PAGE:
Even Reagan's immediate predecessor, President Jimmy Carter, not especially long-suffering in defeat after just one term in the White House, said of Reagan, "[He] provided an inspirational voice to America when our people were searching for a clear message of hope and confidence . . . He had unshakable beliefs and was able to express them effectively, both in America and abroad."

While everyday men and women also praised Reagan for his communication skills, professional elocutionists, trainers of public speakers, and even his political opponents also hailed the fortieth President's ability to talk. My friend Merrie Spaeth, a former film actress who once worked for Bill Paley, the legendary President of CBS, and who is now, herself, a highly sought after professional communication and message trainer in Dallas, Texas, told me that Reagan "got it all right with- out appearing to try. He never labored over his words but spoke from conviction. He was measured but never unsure. His voice had a moderate, comfortable tone, not forced, that drew the listener in. This stood out from the typical politician who tends to speechify by yelling, possibly mimicking the worst type of circuit preacher or televangelist. His phrasing was pitch-perfect and you got the message on the first try, from listening to him. I use him as a role model every day in training business people and others."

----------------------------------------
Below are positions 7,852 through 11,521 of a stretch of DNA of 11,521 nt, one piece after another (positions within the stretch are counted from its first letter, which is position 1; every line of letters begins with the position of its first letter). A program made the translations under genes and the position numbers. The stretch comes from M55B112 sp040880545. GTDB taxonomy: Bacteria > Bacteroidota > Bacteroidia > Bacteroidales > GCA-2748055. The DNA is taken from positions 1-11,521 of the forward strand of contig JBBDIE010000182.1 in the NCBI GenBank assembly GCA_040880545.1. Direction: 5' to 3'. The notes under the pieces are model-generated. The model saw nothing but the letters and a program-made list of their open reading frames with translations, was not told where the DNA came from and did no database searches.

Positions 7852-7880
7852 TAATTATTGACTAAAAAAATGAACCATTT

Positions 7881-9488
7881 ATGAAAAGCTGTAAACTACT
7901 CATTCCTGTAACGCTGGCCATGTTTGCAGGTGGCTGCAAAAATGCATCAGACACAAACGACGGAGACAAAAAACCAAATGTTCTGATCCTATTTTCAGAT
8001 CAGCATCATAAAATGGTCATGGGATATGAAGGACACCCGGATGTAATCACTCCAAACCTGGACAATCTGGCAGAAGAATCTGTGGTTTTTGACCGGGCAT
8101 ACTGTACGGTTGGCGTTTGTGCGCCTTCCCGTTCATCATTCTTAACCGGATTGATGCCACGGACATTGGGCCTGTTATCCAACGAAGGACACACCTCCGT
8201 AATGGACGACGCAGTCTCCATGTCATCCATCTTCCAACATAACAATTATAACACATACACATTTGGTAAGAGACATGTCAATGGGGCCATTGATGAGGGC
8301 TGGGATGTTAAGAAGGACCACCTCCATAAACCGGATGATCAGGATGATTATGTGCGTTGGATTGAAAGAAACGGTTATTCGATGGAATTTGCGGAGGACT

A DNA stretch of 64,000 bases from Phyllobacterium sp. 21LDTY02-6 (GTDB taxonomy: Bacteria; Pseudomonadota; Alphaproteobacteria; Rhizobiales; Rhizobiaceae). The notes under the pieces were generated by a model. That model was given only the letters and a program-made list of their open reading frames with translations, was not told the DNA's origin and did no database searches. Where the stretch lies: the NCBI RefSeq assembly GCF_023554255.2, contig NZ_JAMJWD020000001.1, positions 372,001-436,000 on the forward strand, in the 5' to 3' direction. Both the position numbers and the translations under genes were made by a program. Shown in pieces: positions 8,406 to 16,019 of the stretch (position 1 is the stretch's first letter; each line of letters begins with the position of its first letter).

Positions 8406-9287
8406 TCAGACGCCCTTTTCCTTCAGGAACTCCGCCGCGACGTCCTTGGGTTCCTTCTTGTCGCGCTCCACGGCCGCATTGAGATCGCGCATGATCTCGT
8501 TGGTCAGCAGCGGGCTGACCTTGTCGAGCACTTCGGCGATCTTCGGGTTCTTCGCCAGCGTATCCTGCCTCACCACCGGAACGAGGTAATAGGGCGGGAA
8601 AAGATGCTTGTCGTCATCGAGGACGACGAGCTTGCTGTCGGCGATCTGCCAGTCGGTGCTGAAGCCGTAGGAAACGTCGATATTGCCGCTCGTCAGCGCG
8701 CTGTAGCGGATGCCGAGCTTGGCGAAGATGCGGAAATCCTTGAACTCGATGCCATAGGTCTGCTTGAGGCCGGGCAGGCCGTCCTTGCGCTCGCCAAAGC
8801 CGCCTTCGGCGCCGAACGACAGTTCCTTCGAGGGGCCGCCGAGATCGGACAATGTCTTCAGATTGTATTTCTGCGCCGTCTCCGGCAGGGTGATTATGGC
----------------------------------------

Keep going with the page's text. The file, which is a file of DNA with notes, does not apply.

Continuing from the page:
The fortieth President of the United States set a high standard with his extraordinary ability to talk and be heard. He moved and motivated people through his communication and mainly because of his strongly held and heartfelt beliefs and his ability to deliver them verbally and nonverbally. Since his days in public office ended, other political leaders and public speakers have often sought to emulate Reagan's ability to inspire; however, most of them have failed. For aspirants to public service in either political party, Reagan has been a role model. Republicans, especially, want to stick close to him because he was a gigantic winner of political campaigns. Labels are often applied to Presidents, become embedded in history, and are perpetuated through generations as a short-hand reference tool. George Washington was "Father of a Nation." Abraham Lincoln was a "Liberator." FDR was a "New Dealer." Eisenhower was a "Soldier President." Reagan, whose first label was "Actor President," assumed "Great Communicator" and "Teflon President" as his labels during and after his two terms in the Oval Office.